TalkyMeat ,

Thoughtful, thorough long-form interviews, aimed at an academic audience

New Books in Philosophy is a series of long-form interviews in which philosophers discuss their newly-published books. The interviews are thorough, thoughtful, and deliberative; and if you are listening as a student or researcher in the discipline, you have almost certainly added books to your to-read list as a result of interviews in the series.

It is, however, definitely a podcast intended for a specialised academic audience. There are lots of really great podcasts intended to bring philosophy to a general audience (I particularly recommend _The History of Philosophy Without Any Gaps_, _Philosophy Bites_, _The Partially Examined Life_, and _Elucidations_, if that's what you're looking for). These podcasts do commendable work, and can be enjoyed by more advanced listeners as well - but researchers and advanced students will get far more out of a podcast thet meets them at their level than one which takes time to explain stuff they've known for years. It's good that both kinds of podcast exist.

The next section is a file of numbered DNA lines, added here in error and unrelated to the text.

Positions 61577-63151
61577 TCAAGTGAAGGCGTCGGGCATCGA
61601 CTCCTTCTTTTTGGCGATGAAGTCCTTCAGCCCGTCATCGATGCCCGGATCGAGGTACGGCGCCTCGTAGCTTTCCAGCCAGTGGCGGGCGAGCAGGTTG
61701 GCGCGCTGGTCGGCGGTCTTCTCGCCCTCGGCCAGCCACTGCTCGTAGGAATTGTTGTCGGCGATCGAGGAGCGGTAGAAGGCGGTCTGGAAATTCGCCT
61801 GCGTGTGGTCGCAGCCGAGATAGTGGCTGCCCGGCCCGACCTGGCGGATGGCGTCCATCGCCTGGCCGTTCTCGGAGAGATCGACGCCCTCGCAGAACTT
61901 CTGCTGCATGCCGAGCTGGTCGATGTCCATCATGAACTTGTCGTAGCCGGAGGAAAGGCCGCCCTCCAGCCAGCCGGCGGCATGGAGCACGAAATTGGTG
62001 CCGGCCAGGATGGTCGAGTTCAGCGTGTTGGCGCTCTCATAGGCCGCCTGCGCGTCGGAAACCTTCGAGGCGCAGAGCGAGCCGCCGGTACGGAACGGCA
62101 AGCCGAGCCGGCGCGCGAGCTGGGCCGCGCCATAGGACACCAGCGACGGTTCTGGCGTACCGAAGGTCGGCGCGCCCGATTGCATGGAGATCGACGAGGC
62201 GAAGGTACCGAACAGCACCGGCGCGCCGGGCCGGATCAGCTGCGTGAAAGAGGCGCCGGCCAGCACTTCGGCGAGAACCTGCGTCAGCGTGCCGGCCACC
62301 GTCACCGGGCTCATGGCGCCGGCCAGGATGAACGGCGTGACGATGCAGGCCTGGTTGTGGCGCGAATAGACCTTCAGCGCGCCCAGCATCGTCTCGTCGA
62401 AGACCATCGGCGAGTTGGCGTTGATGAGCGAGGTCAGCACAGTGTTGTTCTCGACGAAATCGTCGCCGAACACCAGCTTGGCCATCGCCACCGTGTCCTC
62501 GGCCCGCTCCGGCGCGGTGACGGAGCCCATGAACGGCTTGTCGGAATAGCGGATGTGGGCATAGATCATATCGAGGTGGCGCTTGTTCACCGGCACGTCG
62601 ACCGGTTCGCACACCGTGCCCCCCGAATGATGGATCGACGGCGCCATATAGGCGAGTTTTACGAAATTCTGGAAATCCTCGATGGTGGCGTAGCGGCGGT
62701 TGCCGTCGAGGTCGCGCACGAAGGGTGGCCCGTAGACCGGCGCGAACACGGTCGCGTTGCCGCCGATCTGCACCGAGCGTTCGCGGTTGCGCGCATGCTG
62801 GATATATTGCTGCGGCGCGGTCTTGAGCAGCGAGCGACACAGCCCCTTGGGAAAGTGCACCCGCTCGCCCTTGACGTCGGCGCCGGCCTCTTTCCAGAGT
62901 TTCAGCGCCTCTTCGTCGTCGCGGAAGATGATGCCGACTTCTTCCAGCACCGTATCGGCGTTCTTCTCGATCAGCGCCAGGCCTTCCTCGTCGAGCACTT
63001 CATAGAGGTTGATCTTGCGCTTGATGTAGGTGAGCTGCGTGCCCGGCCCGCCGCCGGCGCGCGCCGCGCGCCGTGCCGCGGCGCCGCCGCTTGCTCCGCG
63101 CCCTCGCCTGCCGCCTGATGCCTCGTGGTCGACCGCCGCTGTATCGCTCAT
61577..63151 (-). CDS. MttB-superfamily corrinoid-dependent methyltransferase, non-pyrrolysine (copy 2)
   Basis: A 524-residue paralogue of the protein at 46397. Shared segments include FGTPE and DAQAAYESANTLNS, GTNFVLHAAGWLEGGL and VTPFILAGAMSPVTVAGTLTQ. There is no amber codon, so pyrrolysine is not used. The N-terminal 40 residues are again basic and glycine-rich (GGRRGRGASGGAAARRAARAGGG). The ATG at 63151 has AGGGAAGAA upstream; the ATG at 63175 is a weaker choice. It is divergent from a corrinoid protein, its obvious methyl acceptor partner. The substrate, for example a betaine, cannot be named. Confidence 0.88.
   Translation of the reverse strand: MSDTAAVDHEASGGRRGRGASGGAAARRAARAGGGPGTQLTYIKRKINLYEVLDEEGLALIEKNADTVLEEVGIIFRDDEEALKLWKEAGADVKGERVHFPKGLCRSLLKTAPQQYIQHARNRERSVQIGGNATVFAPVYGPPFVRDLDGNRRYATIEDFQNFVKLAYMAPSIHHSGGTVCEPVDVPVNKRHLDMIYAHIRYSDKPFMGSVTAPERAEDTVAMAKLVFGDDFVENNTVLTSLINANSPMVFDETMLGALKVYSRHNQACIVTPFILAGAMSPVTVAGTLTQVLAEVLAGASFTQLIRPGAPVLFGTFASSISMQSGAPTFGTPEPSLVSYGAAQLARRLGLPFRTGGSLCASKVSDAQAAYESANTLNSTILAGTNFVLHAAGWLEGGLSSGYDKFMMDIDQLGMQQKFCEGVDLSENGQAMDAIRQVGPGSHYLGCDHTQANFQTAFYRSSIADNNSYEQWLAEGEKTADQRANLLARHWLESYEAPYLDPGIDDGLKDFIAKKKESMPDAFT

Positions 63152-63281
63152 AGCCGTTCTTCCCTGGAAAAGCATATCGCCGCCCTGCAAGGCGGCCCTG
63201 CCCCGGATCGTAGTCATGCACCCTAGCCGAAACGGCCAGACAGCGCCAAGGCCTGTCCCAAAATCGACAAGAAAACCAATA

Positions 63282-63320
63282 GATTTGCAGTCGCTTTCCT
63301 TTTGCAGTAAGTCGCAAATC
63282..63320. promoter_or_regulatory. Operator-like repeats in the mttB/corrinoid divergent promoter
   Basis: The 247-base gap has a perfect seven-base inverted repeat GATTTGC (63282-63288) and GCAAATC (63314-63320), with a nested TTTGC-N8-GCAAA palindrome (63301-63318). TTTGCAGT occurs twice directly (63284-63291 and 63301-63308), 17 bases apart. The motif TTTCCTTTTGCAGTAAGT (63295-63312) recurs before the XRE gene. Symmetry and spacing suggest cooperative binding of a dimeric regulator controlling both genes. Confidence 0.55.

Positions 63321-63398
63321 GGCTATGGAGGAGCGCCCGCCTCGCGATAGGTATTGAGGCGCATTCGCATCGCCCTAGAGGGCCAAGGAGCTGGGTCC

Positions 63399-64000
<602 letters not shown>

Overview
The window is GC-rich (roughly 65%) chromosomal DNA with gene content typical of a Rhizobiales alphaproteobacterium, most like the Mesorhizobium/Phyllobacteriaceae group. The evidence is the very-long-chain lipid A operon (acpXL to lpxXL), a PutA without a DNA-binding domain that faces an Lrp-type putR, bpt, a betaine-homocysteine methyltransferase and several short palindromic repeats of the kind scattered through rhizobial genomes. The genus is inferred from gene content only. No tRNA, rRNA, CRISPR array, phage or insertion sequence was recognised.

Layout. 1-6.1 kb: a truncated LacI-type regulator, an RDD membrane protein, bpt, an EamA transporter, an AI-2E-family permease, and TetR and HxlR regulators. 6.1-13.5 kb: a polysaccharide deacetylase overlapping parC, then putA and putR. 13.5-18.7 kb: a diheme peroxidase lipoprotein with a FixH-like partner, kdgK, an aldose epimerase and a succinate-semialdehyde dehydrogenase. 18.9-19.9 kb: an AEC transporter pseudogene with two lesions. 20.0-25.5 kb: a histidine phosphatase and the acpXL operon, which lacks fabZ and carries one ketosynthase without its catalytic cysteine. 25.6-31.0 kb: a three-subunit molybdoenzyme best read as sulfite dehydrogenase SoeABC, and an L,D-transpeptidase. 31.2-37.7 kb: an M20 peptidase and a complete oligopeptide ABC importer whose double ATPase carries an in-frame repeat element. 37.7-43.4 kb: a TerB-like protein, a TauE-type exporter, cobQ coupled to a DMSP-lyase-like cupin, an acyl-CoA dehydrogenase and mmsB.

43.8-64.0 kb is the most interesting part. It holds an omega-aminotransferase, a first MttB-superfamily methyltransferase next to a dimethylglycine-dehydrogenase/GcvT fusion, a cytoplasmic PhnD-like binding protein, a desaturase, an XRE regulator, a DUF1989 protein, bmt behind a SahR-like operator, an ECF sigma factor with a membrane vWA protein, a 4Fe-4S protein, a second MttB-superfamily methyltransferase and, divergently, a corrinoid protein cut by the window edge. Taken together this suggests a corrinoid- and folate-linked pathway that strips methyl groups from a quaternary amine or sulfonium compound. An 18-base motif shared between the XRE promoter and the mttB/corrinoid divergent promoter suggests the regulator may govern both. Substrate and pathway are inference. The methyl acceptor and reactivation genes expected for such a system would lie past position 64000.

I'm labouring this point a bit because the show has had some negative reviews from listeners who appear to be judging it in comparison to philosophy podcasts for a general audience. The 'pauses' and 'ummms' in the interviews are the result of actual *thinking* happening inreal time. The 'wandering off' the reviewer complains of is *digging into the philosophical issues and arguments*. It's true that the interviews often refer to other philosophers' work, and use the jargon of the discipline - but for a specialist audience, that's not an obscurantist bug, it's a time-saving feature. If you are an academic in philosophy or neighbouring disciplines, and you want a podcast that gets you up to speed quickly on the latest philosophical research, you want something that gets straight to the point and goes deep - not something that spends 80% of the runtime explaining Phil101 material. And the former is exactly what New Books in Philosophy does.

NeilE ,

Argh

The New Books Network produces several podcasts and I’ve been subscribed to them for a couple of years now. Across the board, they all share two characteristics: they present interesting content; and they have truly appalling sound quality. They’ve been going for years now and the audio quality is still as bad as it was the day they started. It physically hurts my ears if I listen on my iPod. Requests for better sound quality get no response from their web site, so I’m giving up. Unsubscribing...